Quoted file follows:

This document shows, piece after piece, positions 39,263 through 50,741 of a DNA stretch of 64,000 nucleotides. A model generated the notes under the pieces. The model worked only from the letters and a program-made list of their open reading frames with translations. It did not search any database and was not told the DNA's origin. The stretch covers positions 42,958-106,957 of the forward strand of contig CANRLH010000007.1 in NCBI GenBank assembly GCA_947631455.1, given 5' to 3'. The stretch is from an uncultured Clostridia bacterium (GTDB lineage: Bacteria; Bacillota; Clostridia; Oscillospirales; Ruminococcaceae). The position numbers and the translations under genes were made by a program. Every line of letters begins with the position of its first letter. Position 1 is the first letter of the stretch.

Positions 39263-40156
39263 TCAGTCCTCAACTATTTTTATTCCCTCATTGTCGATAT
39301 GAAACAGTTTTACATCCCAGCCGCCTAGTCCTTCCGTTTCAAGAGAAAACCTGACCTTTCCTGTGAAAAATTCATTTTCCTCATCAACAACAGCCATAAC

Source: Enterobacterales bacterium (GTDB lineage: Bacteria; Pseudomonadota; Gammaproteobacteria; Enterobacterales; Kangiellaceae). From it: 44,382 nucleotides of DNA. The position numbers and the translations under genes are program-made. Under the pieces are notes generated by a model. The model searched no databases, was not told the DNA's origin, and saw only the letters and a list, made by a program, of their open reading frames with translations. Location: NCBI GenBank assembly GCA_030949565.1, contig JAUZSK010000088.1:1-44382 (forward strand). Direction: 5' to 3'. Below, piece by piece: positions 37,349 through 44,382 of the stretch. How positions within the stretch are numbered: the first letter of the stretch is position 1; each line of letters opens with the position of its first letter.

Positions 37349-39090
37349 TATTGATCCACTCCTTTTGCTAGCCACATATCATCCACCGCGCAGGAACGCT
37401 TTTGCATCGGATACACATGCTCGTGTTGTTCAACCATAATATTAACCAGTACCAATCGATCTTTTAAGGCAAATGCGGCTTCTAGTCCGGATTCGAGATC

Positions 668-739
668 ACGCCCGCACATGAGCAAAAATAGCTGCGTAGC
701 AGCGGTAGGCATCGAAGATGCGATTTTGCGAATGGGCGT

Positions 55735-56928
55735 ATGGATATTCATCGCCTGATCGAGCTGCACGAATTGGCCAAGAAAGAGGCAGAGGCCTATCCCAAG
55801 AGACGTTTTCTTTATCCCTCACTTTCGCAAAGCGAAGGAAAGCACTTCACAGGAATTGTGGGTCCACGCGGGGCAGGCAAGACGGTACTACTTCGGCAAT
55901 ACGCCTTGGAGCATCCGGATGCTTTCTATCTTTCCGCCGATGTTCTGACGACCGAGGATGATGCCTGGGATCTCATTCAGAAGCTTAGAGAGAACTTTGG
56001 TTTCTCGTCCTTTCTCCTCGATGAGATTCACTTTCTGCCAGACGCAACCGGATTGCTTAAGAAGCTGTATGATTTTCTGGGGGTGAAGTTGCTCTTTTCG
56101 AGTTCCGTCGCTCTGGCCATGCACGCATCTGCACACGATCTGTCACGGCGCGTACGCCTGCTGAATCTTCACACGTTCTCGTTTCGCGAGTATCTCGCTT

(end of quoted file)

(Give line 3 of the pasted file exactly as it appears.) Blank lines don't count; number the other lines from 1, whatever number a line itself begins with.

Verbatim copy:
39263 TCAGTCCTCAACTATTTTTATTCCCTCATTGTCGATAT